TEACHING OF BUDDHA, July 2019
by Reverend Jeffrey Soga, resident minister
We are truly grateful for this wonderful food, a gift of life. May we share its benefits with all beings. As we partake of this food, let us remember Amida Buddha’s compassion, which surrounds all people and all forms of life.
Namo Amida Butsu. Itadakimasu (we gratefully receive).
Recently I had the forty-nine-day memorial service for my mother, Chisato. She passed away on April 27, therefore, the forty-ninth day (7 days x 7 weeks) was June 14. Because in Japanese and Asian tradition, the counting of anniversaries starts from 1, not 0. Therefore, since she passed on a Saturday, her forty-ninth-day anniversary fell on a Friday. For these past forty-nine days, I kept mourning and ate vegetables as a way to remember my mother’s GO-ON (love and kindness). Some of you may remember that your parents or grandparents followed this tradition, just eating vegetables and avoid killing other living beings. So, I kept eating “一汁一菜 Ichi ju Issai” means just one soup (Ichi ju), one boiled vegetable (Issai), and a bowl of rice and Tsukemono pickles. In other words, I just ate simple food. I followed the tradition of the simple meal and searched the references for the reasons. However, I couldn't find the source of the mourning. I assume that people follow this tradition to repay their parents for all of the parents’ sacrifices. However, I read a novel which was written by Miyagitani a long time ago. It was an ancient Chinese story. It says about mourning, they are:
1.to be shut in a small room and lie down on the hard bed, not on the comfortable soft bed;
2. to not see stage performance, music concert; and
3. to eat simple food.
During such uncomfortable times, he remembers the memories and recognizes the indebtedness to his parents.
I couldn’t do #1 and 2. However, I pursue #3. I learn many things by keeping myself as a vegetarian. First of all, I am killing and receiving inconceivable lives of other living beings. I eat other living beings, which means someone is taking lives, such as cow, pig, chicken, fish, etc. and dirtying their hands by blood, cutting bones, and cleaning insides for me. At the Waipahu Hongwanji, ladies cook lunch for Kokua Club volunteer workers and Sunday, rotation groups prepare refreshment, sometime almost a light lunch. Many of the cooks, such as Mrs. Minemoto, Mrs. Sonoda, Mrs. Tsutsui, my wife, Kumika and others prepare special vegetable menu especially for me. They use Shiitake mushroom, Konbu seaweed, and make soup for me. Thank you very much to all who supported me in my time of mourning. Sometimes, I was invited to eat meal at an outside restaurant and the family wanted to share good food with me. At such times, I wanted to discontinue the vegetarian diet while thinking “isn’t it enough; just take it.” However, at such times, I thought to myself: my mother worked so hard when she raised me, I want to remember that, and convinced myself, “be strong.” I was able to complete the vegetarian tradition with kindness, understanding and support of many people.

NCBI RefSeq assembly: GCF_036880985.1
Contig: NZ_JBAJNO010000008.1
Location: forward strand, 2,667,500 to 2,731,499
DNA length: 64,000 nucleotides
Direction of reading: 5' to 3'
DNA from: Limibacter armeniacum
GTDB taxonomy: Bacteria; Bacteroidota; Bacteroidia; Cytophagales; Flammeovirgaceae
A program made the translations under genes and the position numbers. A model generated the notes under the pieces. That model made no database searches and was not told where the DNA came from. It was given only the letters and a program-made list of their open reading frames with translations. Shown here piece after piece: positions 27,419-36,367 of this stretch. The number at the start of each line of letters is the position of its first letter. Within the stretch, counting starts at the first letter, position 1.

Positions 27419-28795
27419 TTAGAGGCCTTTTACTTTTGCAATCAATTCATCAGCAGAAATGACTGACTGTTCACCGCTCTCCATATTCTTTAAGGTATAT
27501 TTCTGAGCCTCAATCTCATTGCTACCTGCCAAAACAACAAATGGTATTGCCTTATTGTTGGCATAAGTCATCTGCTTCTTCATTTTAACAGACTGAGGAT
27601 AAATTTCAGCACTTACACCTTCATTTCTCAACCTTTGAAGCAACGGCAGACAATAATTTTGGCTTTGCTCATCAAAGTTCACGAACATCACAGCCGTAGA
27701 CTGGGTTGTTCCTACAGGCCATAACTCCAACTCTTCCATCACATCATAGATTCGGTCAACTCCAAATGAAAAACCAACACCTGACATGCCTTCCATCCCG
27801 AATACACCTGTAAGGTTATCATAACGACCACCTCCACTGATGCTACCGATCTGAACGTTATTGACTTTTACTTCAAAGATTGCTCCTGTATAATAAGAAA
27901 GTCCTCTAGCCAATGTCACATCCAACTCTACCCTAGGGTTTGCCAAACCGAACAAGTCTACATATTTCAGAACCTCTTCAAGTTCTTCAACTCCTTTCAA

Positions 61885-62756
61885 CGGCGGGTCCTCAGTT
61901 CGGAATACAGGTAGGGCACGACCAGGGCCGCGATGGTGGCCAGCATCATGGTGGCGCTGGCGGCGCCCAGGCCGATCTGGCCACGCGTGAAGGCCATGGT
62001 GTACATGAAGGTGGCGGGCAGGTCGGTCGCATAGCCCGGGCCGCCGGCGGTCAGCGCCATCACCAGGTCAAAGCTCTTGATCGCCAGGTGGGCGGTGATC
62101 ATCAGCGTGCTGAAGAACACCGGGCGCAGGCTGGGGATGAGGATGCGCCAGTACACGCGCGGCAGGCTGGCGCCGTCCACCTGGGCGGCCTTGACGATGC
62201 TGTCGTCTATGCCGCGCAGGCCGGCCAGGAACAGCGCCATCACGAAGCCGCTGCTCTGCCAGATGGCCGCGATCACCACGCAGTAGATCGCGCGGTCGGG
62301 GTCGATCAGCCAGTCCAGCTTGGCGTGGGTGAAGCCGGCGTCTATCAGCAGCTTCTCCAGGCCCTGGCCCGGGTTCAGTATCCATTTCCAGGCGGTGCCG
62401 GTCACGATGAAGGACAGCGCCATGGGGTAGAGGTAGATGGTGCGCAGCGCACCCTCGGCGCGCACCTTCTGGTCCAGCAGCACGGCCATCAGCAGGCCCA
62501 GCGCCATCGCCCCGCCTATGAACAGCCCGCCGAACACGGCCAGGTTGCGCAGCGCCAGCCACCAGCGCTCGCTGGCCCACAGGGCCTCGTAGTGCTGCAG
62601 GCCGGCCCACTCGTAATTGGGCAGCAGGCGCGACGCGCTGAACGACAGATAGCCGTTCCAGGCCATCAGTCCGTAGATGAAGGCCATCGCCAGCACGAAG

I quoted the Hongwanji words of thanksgiving before meal at the begging of this month’s message. Please remember, when you receive and enjoy meals, they were the lives of living beings and someone had to kill, therefore dirtying their hands, and cooking with their love and kindness and reciting the words I quoted with family.
If you find yourself taking things for granted and forgetting to say thank you, you can be vegetarian once in a while. When you have experienced this tradition, you become sensitive to and aware of subtle tastes such as salt and sugar and shrimp flavor. And also, I lost about 10 lb. during this past seven weeks.